However, the psychological truth of self harm is so diverse that the act isn’t always cause for great concern. When I encounter this kind of thing, I usually start by asking questions: What is this behavior helping with? What is it not helping with? Are there any problems with this behavior? An automatic assumption that self harming is Bad can be very shaming, and we know for certain that shame does not help change behaviors. If, for example, you are concerned about your own self harming and wanting to look at changing that behavior, feeling shamed and embarrassed about it won’t help you change.
Many times, self harm is a way to distract from an emotional experience. The truth is, we all numb out our emotions at times. Some of us use Netflix, and some of us use pain (and countless other ways). A way to address self harm is to look at your tolerance for strong emotion. Often, we have grown wary of strong emotion and seek to avoid it. Sometimes we even assume that the strong feeling is wrong to have or shameful in itself. Self harm becomes a tool of coping with big feelings that are difficult.
To move away from self harm like this, we need to add more tools to our toolbox of coping. There are hundreds of ways to cope with emotion. My favorite one is, much to the annoyance of anyone I tell about this, feeling the feeling. Instead of decreasing tolerance by hiding, numbing, or Netflixing away feelings, I suggest we all try to feel our feelings more so our brains learn that emotions are just emotions. Sometimes they are related to external events, but sometimes they are related to nothing at all. Emotions aren’t thoughts, truths, or anything that necessarily needs to be acted upon. Emotions are chemical brain farts. I do believe that, as a society, we have become increasingly intolerant of the discomfort emotion causes us. To combat that, I suggest people slowly learn to tolerate feelings and even welcome them as part of our lives. Make friends with our demons, as it were.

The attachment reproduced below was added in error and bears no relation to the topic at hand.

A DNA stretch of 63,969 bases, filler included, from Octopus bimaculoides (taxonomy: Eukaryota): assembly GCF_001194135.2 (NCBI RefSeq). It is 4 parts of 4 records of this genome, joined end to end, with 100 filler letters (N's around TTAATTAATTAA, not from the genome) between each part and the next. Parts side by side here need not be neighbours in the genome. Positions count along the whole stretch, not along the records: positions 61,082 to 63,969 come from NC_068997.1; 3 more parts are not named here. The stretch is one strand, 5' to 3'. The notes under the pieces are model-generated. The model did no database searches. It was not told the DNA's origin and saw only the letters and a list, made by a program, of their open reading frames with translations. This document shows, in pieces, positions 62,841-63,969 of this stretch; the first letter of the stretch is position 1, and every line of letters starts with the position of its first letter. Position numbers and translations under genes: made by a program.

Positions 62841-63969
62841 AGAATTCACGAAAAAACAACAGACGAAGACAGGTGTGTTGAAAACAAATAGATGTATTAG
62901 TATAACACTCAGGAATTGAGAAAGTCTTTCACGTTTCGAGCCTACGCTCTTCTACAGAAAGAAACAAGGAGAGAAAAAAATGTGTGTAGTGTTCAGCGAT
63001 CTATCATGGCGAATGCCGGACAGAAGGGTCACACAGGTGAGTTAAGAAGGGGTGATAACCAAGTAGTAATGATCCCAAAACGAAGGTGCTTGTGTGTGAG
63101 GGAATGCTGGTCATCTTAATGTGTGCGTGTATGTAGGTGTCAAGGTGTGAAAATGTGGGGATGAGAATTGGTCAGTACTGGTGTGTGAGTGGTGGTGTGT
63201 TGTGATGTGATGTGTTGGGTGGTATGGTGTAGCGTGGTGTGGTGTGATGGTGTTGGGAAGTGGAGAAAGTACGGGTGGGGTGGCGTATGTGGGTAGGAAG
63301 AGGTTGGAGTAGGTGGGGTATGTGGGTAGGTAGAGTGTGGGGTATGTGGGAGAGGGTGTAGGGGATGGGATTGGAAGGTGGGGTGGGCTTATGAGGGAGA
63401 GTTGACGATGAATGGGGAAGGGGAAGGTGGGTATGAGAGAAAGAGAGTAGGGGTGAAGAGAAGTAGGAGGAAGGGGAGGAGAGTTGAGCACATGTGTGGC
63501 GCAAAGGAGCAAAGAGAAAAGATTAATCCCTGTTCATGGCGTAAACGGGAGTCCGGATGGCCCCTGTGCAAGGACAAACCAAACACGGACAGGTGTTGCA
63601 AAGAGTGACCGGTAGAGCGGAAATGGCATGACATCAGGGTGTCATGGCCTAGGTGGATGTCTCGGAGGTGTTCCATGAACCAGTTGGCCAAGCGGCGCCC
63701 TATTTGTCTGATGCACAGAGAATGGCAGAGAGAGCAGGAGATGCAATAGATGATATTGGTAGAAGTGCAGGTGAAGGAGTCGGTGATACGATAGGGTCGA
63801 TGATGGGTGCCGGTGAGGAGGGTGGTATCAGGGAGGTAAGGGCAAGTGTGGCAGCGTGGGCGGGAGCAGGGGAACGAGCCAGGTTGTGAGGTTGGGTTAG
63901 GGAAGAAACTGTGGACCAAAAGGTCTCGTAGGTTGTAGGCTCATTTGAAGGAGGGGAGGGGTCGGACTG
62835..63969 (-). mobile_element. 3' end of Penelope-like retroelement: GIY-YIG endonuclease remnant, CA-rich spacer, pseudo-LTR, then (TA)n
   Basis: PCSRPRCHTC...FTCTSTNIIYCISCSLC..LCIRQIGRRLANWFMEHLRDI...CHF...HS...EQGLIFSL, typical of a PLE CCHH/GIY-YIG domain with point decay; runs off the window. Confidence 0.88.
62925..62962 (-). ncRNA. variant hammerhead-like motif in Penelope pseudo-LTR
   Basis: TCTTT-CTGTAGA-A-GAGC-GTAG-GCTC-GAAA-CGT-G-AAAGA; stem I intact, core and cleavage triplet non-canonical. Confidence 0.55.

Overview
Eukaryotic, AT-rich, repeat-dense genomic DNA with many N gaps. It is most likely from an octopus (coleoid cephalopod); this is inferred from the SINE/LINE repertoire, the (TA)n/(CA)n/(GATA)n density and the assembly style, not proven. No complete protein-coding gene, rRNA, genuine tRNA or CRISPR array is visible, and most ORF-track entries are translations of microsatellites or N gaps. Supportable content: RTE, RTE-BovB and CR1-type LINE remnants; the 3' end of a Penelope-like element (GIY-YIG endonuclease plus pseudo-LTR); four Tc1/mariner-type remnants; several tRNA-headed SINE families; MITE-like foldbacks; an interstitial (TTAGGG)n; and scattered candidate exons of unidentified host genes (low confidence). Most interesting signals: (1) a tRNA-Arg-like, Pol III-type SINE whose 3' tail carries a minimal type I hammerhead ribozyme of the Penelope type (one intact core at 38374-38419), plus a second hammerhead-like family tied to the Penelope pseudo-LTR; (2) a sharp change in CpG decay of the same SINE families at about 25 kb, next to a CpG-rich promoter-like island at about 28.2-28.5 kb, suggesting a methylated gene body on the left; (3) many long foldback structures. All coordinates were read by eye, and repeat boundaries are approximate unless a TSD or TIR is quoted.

Incidentally, I watch Netflix all the time. But when I’m watching it to avoid hard feelings, I try to allow myself to sit quietly with emotion for a while first. I’ve got to teach this brain that we will not die if we feel bad. We just feel bad. This kind of mindful practice can be built upon. Sometimes sitting for 60 seconds is enough at first, and we learn to increase tolerance over time.
It is important to remember that self harm relating to hard emotions is just another way we as human beings try to cope. It doesn’t mean someone is weak, or sick, or dangerous. It means they’re no different than anyone else. Basically, no one is immune to the struggle of emotion (a very few people are, but not most of us). We all experience pain, and we all try to transmute that pain into something more acceptable to us. Self harm is just another way to do that.
Pain is our shared language, and it is what connects us to each other. The next time you encounter someone self harming, or perhaps yourself are doing so, please do not shame. Offer kindness, understanding, and support. We all suffer. May we be kind to each other and ourselves.